"Lazy, Improvident People": Myth and Reality in the Writing of Spanish History by Ruth MacKay"Lazy, Improvident People": Myth and Reality in the Writing of Spanish History by Ruth MacKay

"Lazy, Improvident People": Myth and Reality in the Writing of Spanish History

byRuth MacKay

Paperback | April 28, 2006

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Since the early modern era, historians and observers of Spain, both within the country and beyond it, have identified a peculiarly Spanish disdain for work, especially manual labor, and have seen it as a primary explanation for that nation's alleged failure to develop like the rest of Europe. In "Lazy, Improvident People," the historian Ruth MacKay examines the origins of this deeply ingrained historical prejudice and cultural stereotype. MacKay finds these origins in the ilustrados, the Enlightenment intellectuals and reformers who rose to prominence in the late eighteenth century. To advance their own, patriotic project of rationalization and progress, they disparaged what had gone before. Relying in part on late medieval and early modern political treatises about "vile and mechanical" labor, they claimed that previous generations of Spaniards had been indolent and backward. Through a close reading of the archival record, MacKay shows that such treatises and dramatic literature in no way reflected the actual lives of early modern artisans, who were neither particularly slothful nor untalented. On the contrary, they behaved as citizens, and their work was seen as dignified and essential to the common good. MacKay contends that the ilustrados' profound misreading of their own past created a propagandistic myth that has been internalized by subsequent intellectuals. MacKay's is thus a book about the notion of Spanish exceptionalism, the ways in which this notion developed, and the burden and skewed vision it has imposed on Spaniards and outsiders. "Lazy, Improvident People" will fascinate not only historians of early modern and modern Spain but all readers who are concerned with the process by which historical narratives are formed, reproduced, and given authority.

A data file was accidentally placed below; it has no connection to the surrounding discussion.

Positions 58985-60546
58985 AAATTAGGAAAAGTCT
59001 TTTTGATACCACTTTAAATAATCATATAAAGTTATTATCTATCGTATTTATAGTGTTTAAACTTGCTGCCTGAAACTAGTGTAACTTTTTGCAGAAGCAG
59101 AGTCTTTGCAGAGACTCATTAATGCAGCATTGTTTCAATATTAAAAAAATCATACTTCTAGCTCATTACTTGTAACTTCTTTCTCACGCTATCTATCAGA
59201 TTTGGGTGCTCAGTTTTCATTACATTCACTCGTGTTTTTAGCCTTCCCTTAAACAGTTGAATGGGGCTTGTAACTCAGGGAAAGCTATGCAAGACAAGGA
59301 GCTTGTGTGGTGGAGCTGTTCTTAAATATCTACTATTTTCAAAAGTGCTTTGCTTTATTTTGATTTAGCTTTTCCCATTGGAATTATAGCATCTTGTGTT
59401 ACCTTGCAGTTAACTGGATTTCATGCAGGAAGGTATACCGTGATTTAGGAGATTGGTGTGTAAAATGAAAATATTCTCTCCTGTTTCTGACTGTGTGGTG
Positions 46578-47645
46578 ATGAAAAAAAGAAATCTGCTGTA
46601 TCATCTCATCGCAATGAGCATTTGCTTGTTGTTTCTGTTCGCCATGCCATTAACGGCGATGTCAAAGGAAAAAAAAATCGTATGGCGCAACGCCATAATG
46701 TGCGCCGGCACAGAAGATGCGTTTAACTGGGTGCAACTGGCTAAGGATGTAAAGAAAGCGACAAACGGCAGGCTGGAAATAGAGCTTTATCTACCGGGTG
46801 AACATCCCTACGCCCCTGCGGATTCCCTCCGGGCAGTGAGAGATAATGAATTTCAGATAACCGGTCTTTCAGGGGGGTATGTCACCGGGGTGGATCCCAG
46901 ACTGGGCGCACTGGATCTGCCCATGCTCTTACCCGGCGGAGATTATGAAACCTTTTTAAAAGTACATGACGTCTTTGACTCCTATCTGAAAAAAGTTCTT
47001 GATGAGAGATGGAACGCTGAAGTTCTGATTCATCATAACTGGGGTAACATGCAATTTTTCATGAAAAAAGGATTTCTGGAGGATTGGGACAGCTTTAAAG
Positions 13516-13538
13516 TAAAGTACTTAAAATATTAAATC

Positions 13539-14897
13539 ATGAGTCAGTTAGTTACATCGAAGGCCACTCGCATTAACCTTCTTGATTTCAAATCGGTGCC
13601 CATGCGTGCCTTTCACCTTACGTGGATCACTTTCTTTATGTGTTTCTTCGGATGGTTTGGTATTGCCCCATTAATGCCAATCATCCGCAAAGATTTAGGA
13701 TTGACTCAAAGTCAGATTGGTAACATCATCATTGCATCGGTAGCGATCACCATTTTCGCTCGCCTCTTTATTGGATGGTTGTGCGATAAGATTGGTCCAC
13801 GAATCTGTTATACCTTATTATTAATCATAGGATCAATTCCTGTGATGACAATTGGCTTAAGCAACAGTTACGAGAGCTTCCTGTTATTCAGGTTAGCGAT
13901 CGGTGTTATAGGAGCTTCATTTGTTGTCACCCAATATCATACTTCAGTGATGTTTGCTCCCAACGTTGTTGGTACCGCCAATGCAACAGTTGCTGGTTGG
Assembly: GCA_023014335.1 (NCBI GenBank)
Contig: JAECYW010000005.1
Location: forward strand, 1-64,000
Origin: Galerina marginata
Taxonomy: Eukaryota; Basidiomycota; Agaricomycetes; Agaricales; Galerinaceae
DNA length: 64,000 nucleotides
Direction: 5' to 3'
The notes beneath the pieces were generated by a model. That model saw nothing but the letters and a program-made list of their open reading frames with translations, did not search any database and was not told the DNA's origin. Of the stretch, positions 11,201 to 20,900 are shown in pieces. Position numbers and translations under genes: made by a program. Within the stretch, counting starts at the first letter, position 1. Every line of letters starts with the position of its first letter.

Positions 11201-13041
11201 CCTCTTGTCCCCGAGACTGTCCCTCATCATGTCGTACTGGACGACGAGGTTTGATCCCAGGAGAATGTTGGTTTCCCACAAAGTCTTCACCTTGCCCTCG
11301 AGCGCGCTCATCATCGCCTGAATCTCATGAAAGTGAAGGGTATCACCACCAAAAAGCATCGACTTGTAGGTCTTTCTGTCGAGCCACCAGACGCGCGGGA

Title:"Lazy, Improvident People": Myth and Reality in the Writing of Spanish HistoryFormat:PaperbackDimensions:312 pages, 9.25 × 6.13 × 0.29 inPublished:April 28, 2006Publisher:CORNELL UNIVERSITY PRESSLanguage:English

The following ISBNs are associated with this title:

ISBN - 10:0801473144

ISBN - 13:9780801473142

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Editorial Reviews

"'Lazy, Improvident People' is well conceived, well organized, and very well written—in some places almost lyrical. Historians of Spain have encountered in the archives a Spain of vigorous farmers and artisans who confidently manage their business and local political affairs, achieving a remarkable level of domestic peace and prosperity. Yet when the Bourbon rulers came to Spain in 1700, they found the country in desperate condition, with workers and nobles idle because they considered labor vile. Ruth MacKay demonstrates that Enlightenment thinkers commenting on Spain either did not know what they were talking about or deliberately distorted what information they had. This is a tectonic shift in the writing of Spanish history and, by extension, all of European history."—Helen Nader, University of Arizona